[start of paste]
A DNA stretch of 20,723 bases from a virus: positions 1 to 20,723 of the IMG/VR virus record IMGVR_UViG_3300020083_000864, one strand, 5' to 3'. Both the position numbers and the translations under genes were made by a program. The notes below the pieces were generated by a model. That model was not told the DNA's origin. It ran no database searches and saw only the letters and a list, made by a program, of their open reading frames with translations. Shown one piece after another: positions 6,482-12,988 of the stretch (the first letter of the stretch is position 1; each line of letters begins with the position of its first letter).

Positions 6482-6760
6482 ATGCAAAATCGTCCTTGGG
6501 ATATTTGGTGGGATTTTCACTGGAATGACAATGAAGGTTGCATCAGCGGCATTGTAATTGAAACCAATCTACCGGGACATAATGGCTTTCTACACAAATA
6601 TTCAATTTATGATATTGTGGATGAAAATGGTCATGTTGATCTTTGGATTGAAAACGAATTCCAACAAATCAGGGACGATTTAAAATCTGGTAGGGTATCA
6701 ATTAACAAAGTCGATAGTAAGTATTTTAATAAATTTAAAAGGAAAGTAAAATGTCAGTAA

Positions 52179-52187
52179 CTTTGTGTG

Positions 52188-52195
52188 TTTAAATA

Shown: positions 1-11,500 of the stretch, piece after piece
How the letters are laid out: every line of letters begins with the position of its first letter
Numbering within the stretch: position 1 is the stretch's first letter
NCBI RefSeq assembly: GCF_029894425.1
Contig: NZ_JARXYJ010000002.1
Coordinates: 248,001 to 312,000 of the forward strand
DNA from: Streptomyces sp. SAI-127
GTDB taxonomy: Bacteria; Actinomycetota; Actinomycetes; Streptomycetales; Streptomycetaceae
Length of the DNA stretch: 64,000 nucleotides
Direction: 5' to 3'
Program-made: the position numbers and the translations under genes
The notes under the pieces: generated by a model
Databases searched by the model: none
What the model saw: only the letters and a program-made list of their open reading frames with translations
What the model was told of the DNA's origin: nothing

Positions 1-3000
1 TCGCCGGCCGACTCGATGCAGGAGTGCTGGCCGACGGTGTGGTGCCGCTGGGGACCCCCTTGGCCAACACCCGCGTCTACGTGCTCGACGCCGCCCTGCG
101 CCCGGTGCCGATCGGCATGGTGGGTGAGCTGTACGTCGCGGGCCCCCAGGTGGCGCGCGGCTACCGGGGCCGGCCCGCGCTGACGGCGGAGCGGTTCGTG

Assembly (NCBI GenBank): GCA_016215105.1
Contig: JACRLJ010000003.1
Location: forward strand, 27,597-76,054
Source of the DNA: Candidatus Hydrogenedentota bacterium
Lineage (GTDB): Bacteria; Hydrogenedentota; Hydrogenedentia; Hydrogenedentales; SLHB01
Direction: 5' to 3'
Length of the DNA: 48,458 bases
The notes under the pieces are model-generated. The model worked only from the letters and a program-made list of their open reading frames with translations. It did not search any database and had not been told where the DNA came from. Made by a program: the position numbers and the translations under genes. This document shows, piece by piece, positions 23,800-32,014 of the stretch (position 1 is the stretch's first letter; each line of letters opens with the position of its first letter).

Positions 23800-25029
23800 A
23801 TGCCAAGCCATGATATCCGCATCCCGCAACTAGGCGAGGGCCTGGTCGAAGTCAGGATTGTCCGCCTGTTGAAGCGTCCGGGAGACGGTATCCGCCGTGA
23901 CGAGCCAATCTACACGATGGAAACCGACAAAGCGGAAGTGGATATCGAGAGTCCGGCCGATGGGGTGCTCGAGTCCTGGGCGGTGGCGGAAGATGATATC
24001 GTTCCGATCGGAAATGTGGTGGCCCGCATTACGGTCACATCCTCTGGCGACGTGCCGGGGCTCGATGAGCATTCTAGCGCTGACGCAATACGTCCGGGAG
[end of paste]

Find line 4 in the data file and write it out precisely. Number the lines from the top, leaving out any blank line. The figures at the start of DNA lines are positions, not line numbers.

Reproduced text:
6501 ATATTTGGTGGGATTTTCACTGGAATGACAATGAAGGTTGCATCAGCGGCATTGTAATTGAAACCAATCTACCGGGACATAATGGCTTTCTACACAAATA